Misconceptions over mosquito nets affecting usage

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The Pakachere Institute for Health and Development Communication (PIHDC), has lamented that misconceptions over mosquito nets are affecting usage of the nets.

The organisation’s executive Director, Simon Sikwese, said some people believe that mosquito nets bring bedbugs which cause irritation when sleeping, feeling hot when sleeping in a mosquito net, feeling like one is in a coffin, misuse or selling of nets for fishing and protecting gardens with some using nets as blankets or mattresses due to poverty.

Mosquito nets set out to help fish dry in the sun in Malawi. Photo/Getty Images

The concern is contained in a study “Diagnostic Assessment of Social and Behaviour Change Communication (SBCC), Programming, Implementation and Capacity to Increase Usage of Long-Lasting Insecticide Treated Nets as well as other Malaria Prevention Behaviours “.

World Vision Malawi (WVM) commissioned the study with funding from GIZ and the Global Fund in the three districts of Dowa, Rumphi and Mangochi.

Sikwese said the three districts were purposively selected for the study as they are more likely to be the impact areas for the upcoming GIZ’s Backup Health Project that will support strengthening of community level health system in order to increase service utilization for malaria through strengthening SBCC.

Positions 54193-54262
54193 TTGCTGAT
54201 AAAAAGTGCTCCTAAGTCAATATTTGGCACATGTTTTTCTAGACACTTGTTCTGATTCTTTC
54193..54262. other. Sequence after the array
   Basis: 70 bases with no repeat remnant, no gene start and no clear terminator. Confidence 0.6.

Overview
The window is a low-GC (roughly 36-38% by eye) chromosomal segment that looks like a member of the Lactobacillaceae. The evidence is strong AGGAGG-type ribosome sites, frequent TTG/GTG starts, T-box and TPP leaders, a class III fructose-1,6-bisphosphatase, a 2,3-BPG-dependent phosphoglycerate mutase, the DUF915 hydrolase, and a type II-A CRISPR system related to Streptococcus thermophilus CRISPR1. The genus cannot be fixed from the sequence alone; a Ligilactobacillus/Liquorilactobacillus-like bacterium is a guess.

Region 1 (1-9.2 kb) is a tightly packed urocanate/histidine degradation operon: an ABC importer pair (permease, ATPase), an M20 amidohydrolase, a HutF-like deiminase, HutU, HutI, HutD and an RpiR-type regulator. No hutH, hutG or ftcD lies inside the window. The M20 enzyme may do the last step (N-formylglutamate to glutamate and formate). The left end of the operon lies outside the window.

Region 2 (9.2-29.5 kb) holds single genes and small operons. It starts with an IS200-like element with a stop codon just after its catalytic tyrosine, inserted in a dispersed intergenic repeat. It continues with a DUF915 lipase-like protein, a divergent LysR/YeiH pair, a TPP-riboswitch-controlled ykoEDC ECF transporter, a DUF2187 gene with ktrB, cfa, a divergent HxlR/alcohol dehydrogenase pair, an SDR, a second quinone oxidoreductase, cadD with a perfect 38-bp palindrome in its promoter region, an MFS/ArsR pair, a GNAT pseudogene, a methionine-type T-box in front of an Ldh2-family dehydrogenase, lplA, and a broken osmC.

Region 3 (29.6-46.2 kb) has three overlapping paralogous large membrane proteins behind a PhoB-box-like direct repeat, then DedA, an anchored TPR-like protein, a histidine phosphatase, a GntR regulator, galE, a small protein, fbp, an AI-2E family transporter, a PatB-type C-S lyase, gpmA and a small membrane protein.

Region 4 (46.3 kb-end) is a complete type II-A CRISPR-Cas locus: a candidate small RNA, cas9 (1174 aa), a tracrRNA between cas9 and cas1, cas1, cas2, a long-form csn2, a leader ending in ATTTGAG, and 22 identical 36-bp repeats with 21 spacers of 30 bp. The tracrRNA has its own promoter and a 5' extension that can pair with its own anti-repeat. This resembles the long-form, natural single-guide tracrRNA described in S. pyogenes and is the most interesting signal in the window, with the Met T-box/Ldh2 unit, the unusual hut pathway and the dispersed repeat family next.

He said using participatory, quantitative, and qualitative approaches, the study involved interviewing community members, health surveillance assistants, District Environmental Health Officers and field coordinators.

Chief Health Education Officer in the Ministry of Health, Mavuto Thomas, said malaria remain one of the leading causes of morbidity and mortality in the country looking at patients coming to the health facilities.

Thomas said the Ministry of Health distributed 10. 9 million nets but the utilization of the nets is around 55% which means that about 45% of beneficiaries are not utilising the nets, a development which is worrisome.

He said the Ministry of Health is doing barrier analysis to find the real issues on the ground and how to come up with SBCC strategies to deal with that kind of barriers.

In his remarks, Dowa District Council’s Director of Planning and Development, Martin Pindamkono, advised people of the district to prevent malaria as one in order to move with developments.

Pindamkono urged all sectors and departments at the council to unite and fight against malaria saying malaria is preventable and a treatable disease hence can easily be defeated.

By Vincent Gunde

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